Processes and Roles: Part of your CRM planning should have included a review of the business processes that would be executed and the roles and responsibilities of users within the CRM. These are ideal steps to latch on to, and overlay the data processes as well as the roles and responsibilities of the users within the CRM towards the data. For example, the lead to opportunity process within a CRM would be mapped out as a part of the system design, and as a business you would have discussed the fields being captured on a prospect, the information about the lead and also discuss the criteria when a lead becomes an opportunity. Additionally there would have been discussion on who was able to add a prospect and lead, as well as promote the lead to an opportunity. This is an ideal place to then test if the policies around quality and integrity are eligible for each of the fields being captured (such as what makes data being entered valid, should the field be completed on entry etc). In addition you have an opportunity to determine what is the responsibility of the users towards the data; who can add new data or update records; can data be deleted, or who can view data?

What is the most efficient way of cleaning old data?

Janani:

I would recommend businesses cleaning legacy data for the first time or after a long time to review the scope and relevance of the data being cleansed, do you need to clean all the data, and what will the impact of the clean mean to you as a business. If the data being cleaned is related to consumer or business data, things to consider include:

  • Determine what minimum standards of uniqueness, completeness, validity and accuracy of data is required by the business. For example, to determine accuracy, do you have the right reference data at hand and will that be adequate?
  • Validate addresses, email addresses and telephone numbers to see if they are actually deliverable.
  • Validate if the consumers or businesses are actually at the address you have for them. Particularly for consumers, suppression checks on gone-aways or deceased records may be a compliance requirement.
  • Determine what data will help you weed out duplicates, for example you may want to use a combination of name, address, email and telephone, and vary the confidence in results based on how populated and valid the data exists in these fields. Cleaning and standardizing data will help improve duplicate matching.

Often legacy data may contain data about customers or products that are no longer relevant, or the related transactional data has already been archived. It is important that you determine a priority for the data being cleansed to ensure resources are effectively used. However this is also an opportunity to determine what the next best steps should be. Once the data is cleaned, it will deteriorate again, and if you do not have a data quality strategy for managing ongoing changes, it can snowball into a bigger problem if only reviewed once every few years. Compliance heavy industries such as financial services are more at risk of fines from the regulators for not having the most up to date and accurate information about customers.

When considering a cleanse, I would recommend a review of the types of data quality issues, and see if these can be addressed through preventative measures when entering data, such as real-time validation of address, email and mobile data or change to the data entry processes to ensure that validity rules are adhered to new data being entered. Frequent bulk data cleanses will also help keep on top of the problem.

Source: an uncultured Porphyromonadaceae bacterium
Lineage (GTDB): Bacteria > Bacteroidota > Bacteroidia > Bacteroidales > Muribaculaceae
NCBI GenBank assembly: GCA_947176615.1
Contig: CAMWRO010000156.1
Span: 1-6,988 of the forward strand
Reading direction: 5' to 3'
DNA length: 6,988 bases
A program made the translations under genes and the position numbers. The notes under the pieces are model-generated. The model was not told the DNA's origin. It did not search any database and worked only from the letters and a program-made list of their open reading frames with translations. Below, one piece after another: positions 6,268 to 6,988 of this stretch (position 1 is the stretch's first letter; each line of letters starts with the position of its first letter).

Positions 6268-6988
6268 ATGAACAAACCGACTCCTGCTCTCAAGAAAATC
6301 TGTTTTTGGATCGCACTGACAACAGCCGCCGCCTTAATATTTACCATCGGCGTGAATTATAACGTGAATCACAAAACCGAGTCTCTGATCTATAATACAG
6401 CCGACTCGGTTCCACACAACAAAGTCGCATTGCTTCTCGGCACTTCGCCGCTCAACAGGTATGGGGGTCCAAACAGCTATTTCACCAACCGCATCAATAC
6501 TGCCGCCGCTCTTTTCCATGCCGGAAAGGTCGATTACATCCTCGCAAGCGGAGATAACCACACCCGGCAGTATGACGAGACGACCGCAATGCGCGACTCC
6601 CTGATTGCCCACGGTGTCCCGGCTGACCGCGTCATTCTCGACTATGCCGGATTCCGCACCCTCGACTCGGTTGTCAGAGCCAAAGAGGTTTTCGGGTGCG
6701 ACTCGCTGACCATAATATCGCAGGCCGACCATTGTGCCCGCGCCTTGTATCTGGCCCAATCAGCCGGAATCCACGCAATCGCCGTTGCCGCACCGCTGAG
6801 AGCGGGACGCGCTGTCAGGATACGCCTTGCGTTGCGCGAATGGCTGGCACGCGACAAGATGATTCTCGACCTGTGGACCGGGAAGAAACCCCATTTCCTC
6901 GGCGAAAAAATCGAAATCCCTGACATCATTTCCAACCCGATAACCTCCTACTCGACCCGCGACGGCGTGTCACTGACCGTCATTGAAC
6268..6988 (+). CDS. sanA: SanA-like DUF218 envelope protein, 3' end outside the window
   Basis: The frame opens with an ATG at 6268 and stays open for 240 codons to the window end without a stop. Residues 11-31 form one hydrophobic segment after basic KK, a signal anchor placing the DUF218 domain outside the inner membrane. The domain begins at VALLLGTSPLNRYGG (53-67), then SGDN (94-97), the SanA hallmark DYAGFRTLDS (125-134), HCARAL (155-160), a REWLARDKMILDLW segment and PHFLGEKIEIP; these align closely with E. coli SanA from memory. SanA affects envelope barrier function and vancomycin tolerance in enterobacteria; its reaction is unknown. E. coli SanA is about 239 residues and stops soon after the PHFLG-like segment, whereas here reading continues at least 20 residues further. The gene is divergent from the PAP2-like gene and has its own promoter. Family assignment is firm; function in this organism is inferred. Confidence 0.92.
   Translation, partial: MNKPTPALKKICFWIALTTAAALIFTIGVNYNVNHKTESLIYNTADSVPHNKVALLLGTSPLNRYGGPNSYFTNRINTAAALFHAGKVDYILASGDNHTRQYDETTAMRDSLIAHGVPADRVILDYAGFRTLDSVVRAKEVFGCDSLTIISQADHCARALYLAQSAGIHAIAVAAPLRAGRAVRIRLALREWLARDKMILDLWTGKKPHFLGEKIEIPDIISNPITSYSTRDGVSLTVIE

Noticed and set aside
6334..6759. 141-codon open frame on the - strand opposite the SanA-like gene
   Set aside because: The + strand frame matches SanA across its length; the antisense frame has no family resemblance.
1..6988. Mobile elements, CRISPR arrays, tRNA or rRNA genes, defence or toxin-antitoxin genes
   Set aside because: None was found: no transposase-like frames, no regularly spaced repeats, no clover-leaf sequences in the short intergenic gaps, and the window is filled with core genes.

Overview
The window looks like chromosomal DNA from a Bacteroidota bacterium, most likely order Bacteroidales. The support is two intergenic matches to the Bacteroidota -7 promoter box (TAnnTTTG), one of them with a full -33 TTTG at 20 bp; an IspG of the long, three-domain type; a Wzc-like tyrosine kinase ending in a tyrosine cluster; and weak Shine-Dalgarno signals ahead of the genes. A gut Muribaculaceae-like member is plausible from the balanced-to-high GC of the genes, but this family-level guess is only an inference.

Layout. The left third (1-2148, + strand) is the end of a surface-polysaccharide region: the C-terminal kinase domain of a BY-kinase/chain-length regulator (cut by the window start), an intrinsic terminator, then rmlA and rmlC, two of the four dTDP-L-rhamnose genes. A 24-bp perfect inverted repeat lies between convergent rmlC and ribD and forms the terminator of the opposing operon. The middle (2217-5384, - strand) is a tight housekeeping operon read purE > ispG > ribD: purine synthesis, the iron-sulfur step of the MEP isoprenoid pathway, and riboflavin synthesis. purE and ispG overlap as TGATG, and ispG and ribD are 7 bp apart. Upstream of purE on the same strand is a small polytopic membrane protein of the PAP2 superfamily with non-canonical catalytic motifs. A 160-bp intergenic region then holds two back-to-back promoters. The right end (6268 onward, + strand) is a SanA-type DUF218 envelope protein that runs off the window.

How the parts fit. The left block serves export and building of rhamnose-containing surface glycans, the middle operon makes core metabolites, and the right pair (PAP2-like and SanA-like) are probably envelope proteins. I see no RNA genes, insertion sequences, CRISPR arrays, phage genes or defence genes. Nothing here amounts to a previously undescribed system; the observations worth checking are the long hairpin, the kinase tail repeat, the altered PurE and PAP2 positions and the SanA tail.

Have you used an overarching IT system in order to marry all data quality strands you are discussing under data governance?

Janani:

The data governance framework that I use is split across the three stages of data quality management: Analyse, Improve and Control. Typically, you can use one technology platform such as the Experian Pandora to manage the three stages. This ensures you have one consistent approach to the governance framework, reduce redundant documentation and ensure that the governance team can collaborate efficiently. The single platform approach will allow you to execute across the stages in a controlled manner.

  1. Discover and analyse the state of data quality, document data quality issues, establish data definitions and determine the policies or rules that govern the data.
  2. Prototype improvements and bulk cleanse data, including standardizations and transformations through usage of built in functions and use of external reference data.
  3. Monitor the performance of data quality rules and policies over time, report on performance and refine data dictionary and data quality rules with changing data, ensuring you have audit control.

However, improving data quality is not just being reactive with a bulk cleanse. It will include changes and the introduction of real-time data quality validations in front-end systems, as well as involving changes to the actual data processes within multiple systems. The end goal of data quality governance should entail the prevention of issues from entering your data real estate. Now this is where you may need to rely on technical solutions that sit outside the central data quality management platform; purely as your systems infrastructure may determine how these preventative measures are implemented. However, if you have a centralised platform that stores your businesses policies and rules, best practice would be to capitalise on the central repository, so that rules and policies are not duplicated and fall out of the governance framework.

If you want to discuss your data governance and data quality issues with myself and Janani; and learn with your industry peers, then join us at the upcoming roundtable event on the 18th September. Register for your place today!